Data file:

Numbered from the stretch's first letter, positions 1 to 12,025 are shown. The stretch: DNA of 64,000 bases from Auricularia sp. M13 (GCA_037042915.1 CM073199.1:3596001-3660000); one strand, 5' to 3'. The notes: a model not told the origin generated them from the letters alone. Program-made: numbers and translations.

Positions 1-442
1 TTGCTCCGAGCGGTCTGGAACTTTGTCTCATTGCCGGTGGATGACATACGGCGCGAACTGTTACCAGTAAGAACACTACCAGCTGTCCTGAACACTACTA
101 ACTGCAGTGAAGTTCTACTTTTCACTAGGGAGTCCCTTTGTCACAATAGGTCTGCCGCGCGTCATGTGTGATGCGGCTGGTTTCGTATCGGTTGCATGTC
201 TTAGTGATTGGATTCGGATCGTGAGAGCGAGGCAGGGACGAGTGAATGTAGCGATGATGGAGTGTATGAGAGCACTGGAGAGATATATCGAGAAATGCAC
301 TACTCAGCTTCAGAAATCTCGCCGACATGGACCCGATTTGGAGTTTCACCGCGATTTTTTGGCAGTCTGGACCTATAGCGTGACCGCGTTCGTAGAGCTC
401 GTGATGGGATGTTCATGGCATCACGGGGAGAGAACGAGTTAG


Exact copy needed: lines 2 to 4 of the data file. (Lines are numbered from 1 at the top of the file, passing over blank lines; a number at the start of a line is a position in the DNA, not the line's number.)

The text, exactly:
Positions 1-442
1 TTGCTCCGAGCGGTCTGGAACTTTGTCTCATTGCCGGTGGATGACATACGGCGCGAACTGTTACCAGTAAGAACACTACCAGCTGTCCTGAACACTACTA
101 ACTGCAGTGAAGTTCTACTTTTCACTAGGGAGTCCCTTTGTCACAATAGGTCTGCCGCGCGTCATGTGTGATGCGGCTGGTTTCGTATCGGTTGCATGTC